Kelley got pregnant in her 18s by her “high-school sweetheart” who refused to take on the responsibilities as the father of his child.
The parents’ ultimatum, “if you keep this baby, we want nothing to do with you” brought the young girl at St. Ann's home.
Seated in the dining room with a cup of tea and lots of appetizers on the table Kelley sighed deeply and started narrating her life experiences as a single mom:
“I had no idea what being a mom it was. I knew the birth of my child it’s gonna hurt, but I didn’t know how bad, how long or anything else. I was raised Catholic with “anti-abortion” believes.
It was late afternoon when my stepfather took me at St. Ann's home. He left me in the parking lot with a baby in my belly, a suitcase on the floor and a wish of a "Good Luck".
After I settled up at the dorm along with 19 pregnant single girls a nun came in and asked me kindly: 'Do you want to go to parenting classes called, “le moms” or, do you want to adopt your baby?'
Scared, and confused I answered, 'Well, if it's a baby girl the infertile couple can adopt her, but if it’s a boy, I’m gonna keep him.'
I didn't like myself and I didn't believe that I could raise a daughter. I had a vision that my daughter is gonna be a Stellar, you know a smart person. But I was afraid thinking that, if I got pregnant in my 18s than without a doubt my daughter will get pregnant in her 16s and then, what I’m gonna do?
At that point, my ability to see was just...clouded… I was rejected by my family and I just couldn't stand another, a little mini of me.
But, I wanted to raise a baby boy, to help him to be a good man. I felt like the men I had known in my life, including the father of my son, weren’t good people.” Kelley said.
I didn’t want to interrupt the flow of the truth full of sadness but how couldn’t I ask about the secret of rising up alone a Goodman?
“I wanted to make my son equally responsible for birth control. I wanted him to have manners, to respect women, to know that he has a conscience. So I ended up with a scientific question, 'what happens if I raise a child without spanking or hitting him, and without threatening him? What if I teach my child, the law of cause and effect?'
So I decide to play with him the Timeout game saying, 'If you do that one more time you're going to get a timeout, so you’ll know the consequences of your action.' And I’m telling you even 3 years-old-child would know what the timeout is.
My 38 years experiences turns out that you don't have to hit or to abuse your child. We can have healthy human being just by teaching our children that every action has consequences.
Consistency was also a very helpful tool in my experience as a Single Mom. If you say, you’ll do it, you better do it, but if you're not, don't say, you will.
I also wanted my children to think and I taught them how to. I wanted them to question even the authorities. I didn't want a bunch of Nazis in my home; I didn't want kinda kids who accept things because everybody else is doing them. No. You should think. You have a brain and you should use it.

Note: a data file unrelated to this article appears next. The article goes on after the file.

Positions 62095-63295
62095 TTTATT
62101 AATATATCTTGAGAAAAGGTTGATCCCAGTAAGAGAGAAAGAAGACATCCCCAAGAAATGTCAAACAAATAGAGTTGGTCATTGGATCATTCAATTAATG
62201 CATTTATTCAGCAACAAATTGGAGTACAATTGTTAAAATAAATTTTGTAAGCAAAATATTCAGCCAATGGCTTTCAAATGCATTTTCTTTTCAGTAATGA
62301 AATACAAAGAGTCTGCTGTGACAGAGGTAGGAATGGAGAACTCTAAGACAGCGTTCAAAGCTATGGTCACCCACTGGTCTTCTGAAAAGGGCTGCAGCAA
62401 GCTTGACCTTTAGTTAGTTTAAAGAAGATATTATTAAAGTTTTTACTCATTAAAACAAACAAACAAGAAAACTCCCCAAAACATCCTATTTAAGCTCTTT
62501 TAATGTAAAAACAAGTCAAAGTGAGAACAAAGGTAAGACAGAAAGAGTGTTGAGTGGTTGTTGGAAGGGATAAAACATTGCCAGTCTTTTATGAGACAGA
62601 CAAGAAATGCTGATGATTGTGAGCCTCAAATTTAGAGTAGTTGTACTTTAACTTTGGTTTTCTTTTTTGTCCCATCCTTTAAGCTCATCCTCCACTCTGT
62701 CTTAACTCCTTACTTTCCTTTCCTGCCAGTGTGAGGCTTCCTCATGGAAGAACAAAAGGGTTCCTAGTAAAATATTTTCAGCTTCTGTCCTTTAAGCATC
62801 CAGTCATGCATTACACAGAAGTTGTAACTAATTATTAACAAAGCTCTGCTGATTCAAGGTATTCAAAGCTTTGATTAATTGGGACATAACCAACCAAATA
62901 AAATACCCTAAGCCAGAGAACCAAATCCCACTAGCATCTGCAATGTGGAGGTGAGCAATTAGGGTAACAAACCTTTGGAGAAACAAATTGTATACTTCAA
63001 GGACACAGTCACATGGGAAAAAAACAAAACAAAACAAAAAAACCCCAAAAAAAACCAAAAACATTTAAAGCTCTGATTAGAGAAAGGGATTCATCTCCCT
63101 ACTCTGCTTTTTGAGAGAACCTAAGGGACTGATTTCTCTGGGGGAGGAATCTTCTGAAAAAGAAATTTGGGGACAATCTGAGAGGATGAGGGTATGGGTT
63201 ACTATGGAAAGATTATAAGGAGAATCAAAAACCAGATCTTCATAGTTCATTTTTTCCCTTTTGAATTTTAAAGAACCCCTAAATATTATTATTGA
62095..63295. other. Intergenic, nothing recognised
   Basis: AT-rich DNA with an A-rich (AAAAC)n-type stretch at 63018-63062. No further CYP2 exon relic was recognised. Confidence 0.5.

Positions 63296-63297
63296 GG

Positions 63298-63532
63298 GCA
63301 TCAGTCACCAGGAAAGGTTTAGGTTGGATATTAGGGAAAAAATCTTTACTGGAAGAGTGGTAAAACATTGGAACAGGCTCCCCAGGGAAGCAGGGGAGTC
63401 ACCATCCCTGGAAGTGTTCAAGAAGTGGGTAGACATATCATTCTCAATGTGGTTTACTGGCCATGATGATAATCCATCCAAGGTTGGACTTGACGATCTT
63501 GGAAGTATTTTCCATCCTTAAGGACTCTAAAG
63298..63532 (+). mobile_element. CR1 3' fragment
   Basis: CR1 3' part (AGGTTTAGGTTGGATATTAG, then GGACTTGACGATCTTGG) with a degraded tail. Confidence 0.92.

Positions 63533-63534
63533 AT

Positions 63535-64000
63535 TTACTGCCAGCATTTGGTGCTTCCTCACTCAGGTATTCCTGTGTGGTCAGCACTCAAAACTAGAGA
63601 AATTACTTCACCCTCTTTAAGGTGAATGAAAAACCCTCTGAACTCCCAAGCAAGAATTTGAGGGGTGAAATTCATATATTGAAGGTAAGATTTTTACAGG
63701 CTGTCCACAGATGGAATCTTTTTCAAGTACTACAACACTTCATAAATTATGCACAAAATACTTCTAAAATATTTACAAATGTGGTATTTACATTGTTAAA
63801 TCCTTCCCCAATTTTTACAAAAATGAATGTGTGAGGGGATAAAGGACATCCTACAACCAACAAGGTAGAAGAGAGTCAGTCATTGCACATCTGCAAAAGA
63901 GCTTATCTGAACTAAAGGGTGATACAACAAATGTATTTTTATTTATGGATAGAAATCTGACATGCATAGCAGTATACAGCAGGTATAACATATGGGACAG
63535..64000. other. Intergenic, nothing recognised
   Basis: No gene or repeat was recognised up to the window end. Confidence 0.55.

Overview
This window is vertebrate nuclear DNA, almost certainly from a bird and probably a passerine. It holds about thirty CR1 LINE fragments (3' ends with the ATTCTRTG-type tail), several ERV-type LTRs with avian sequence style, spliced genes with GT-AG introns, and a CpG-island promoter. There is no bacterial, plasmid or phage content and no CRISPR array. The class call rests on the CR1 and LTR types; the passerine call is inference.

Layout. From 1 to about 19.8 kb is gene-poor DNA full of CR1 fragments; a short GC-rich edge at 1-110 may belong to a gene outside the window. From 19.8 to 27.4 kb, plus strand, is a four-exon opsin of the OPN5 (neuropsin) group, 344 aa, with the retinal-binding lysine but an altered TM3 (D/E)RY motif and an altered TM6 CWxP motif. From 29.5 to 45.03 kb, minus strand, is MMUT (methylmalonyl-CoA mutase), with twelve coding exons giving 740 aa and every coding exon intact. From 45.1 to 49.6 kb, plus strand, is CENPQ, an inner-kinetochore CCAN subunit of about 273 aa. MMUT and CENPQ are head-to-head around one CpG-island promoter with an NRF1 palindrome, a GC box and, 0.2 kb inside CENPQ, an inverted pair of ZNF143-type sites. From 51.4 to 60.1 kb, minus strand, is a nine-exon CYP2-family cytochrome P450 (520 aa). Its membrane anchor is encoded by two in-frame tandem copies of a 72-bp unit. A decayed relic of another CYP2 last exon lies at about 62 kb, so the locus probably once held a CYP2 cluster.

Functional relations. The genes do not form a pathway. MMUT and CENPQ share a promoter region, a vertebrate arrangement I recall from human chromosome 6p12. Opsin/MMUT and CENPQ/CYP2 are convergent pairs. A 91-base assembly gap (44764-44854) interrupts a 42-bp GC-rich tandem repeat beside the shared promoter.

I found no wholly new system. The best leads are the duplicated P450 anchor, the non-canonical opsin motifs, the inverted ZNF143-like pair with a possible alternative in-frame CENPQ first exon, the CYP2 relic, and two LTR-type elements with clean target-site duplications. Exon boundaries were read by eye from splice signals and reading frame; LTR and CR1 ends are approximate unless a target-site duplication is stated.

Until one day they started fighting my authority and I was like, 'No, no, no. I'm the mom, you don't question my authority,' and they were like, 'but you taught me this and that…' Right then I recognized that I was doing a good job.
What are the responsibilities and obligations of a single parent? I asked Kelley and she immediately started telling me:
"I had my child in County Hospital without any support from anyone. All alone I took care of my son, I feed and clean him, I took him to bed, and I read him…a lot of reading I also show him the world. I did things that I always believed that only someone who loves you can do for you.
I also paid the bills and our daily food. I worked, as a waitress for 10 years; till I realized that I did not want to be a waitress forever. So, I went to college simultaneously.
The waitressing was the best of all worlds. I worked at the restaurant that had medical and dental insurance. I made great money with lots of tips which helped me to fill up the gas tank, to give my son the check for school activities and to pay for the groceries.
The welfare I got, was just for the first six months and weren’t enough money to survive. It helped to pay just the rent and the phone -phones were very expensive back then. But here is the trick of the Charity. The money you get from the government it's never enough. So, my options were either to accept what they gave me or to make my own money and my own quality of life. So, I decided to work hard and I did it great.
I took every lesson I got from my childhood and flipped the script. I did the impossible for us to survive and for him to have almost everything, warm Christmas and big birthdays.
I didn't date. I didn't party. Just for the record, I have been a single mom back in the 80s and in the city of Los Angeles. It was debauchery, before birth control pill and pre AIDS. It was Studio 54, party everywhere, and everybody was having fun, except me. I was a full-time mom, that's it."
Kelley's real story of Single Mom continues tomorrow...